To determine the levels of endotoxin, which is a major component of outer membrane of Gram-negative bacteria, and protein in the atmosphere in Sasebo, Japan, we measured these biological materials in fine (aerodynamic diameter ≤2.5 µm) and coarse (≥2.5 µm) particles collected for 81 weeks (September 2014 to May 2016). The monthly concentrations (i.e., the mean value of weekly concentrations for each month) of endotoxin were higher in coarse particles than in fine particles. Fluctuations in monthly endotoxin concentrations were large in both fine (0.0005–0.0208 EU/m3) and coarse (0.0032–0.1164 EU/m3) particles. Furthermore, the endotoxin concentrations in coarse particles were highest in October 2014 and 2015 as well as September 2014 (0.0407–0.1164 EU/m3). However, the monthly protein concentrations were higher in fine particles than in coarse particles. Compared to the endotoxin concentrations, the fluctuations in the monthly protein concentrations were smaller in both coarse and fine particles. To our knowledge, this study is the first to report long-term atmospheric concentrations of endotoxin and protein in Japan. Since the endotoxin concentrations in coarse particles were positively associated with the concentrations of Na+ and Cl−, it suggests the involvement of Gram-negative bacteria from seawater to the endotoxin levels in the atmosphere. For fine particles, the protein concentrations were positively associated with the concentrations of particles, NO3− and SO42−. These results suggest that combustion of organic materials, such as biomass burning, may be a contributor to atmospheric protein during this study period.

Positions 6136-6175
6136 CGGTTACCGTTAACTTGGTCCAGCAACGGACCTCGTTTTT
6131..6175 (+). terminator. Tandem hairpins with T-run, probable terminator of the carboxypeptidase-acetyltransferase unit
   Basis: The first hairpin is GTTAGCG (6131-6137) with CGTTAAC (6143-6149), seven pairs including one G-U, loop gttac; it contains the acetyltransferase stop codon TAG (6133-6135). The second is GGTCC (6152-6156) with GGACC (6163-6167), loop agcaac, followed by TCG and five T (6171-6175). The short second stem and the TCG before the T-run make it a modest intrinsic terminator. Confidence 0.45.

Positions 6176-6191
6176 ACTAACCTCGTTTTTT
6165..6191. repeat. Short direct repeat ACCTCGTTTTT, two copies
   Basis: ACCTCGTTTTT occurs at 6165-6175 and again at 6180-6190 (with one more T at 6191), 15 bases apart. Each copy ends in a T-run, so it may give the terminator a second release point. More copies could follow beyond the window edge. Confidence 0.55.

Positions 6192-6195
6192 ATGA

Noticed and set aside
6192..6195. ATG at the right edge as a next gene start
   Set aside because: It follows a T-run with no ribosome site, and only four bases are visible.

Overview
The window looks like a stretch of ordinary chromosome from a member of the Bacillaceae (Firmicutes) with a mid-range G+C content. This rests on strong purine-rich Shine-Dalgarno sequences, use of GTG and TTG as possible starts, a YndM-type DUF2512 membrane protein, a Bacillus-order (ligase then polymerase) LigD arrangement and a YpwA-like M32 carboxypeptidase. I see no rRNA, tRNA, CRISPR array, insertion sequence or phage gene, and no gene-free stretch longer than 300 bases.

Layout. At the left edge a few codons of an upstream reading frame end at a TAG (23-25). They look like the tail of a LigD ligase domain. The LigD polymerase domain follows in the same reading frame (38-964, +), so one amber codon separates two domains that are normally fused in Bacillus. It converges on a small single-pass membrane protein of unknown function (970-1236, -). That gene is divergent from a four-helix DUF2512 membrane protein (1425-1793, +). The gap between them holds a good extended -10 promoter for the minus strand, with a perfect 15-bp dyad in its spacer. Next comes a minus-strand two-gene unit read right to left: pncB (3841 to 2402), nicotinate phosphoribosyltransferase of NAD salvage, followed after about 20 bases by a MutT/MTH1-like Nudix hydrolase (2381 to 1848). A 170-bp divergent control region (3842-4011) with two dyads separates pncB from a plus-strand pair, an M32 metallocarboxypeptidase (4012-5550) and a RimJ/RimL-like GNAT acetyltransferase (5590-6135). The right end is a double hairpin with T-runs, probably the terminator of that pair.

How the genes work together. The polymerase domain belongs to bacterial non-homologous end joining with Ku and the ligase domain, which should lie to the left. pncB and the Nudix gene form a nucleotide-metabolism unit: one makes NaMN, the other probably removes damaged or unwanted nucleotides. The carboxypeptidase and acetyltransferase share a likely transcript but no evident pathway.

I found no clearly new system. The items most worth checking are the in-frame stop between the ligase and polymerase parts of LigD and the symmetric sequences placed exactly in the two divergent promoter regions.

Ketamine (KT) is a chiral anesthetic agent, (R)- and (S)-enantiomers of which differ in their pharmacological properties. KT has become one of the most commonly used illicit drugs in the world, thus, rapid and feasible on-site testing is required to crack down on the illicit use. Although immunochemical approach with specific antibodies is promising for this purpose, in practice anti-KT antibodies are difficult to obtain. We here disclose generation of monoclonal antibodies against KT. Mice were immunized with either (a) commercially-available or (b) in-house-prepared KT-albumin conjugates. Splenocytes from these mouse groups (a and b) were separately fused with P3/NS1/1-Ag4-1 myeloma cells. After standard screening and cloning, we established 5 hybridoma clones: 2 were derived from group-a mice [generating Ab-KT(a)#2 and #37] and 3 were from group-b mice [generating Ab-KT(b)#9, #13, and #45]. These antibodies exhibited practical performance in competitive enzyme-linked immunosorbent assay systems. When (±)-KT·hydrochloride (HCl) was used as the competitor, dose–response curves showed midpoint values of 30 and 70 ng/assay (a-series antibodies) and 2.0–3.0 ng/assay (b-series antibodies). Remarkably, the a-series antibodies were specific for (S)-KT·HCl, while the b-series antibodies were specific for (R)-KT·HCl. Ab-KT(a)#2 (Ka, 7.5×107 M−1) and Ab-KT(b)#45 (Ka, 7.7×108 M−1) exhibited the highest enantioselectivity for each group, and cross-reactivity with the (R)- and (S)-antipodes was 1.3 and 1.7%, respectively. The hybridomas established here are also valuable as a source of genetic information for the anti-KT antibodies, which is required for progressing to next-generation technologies using genetically engineered antibodies.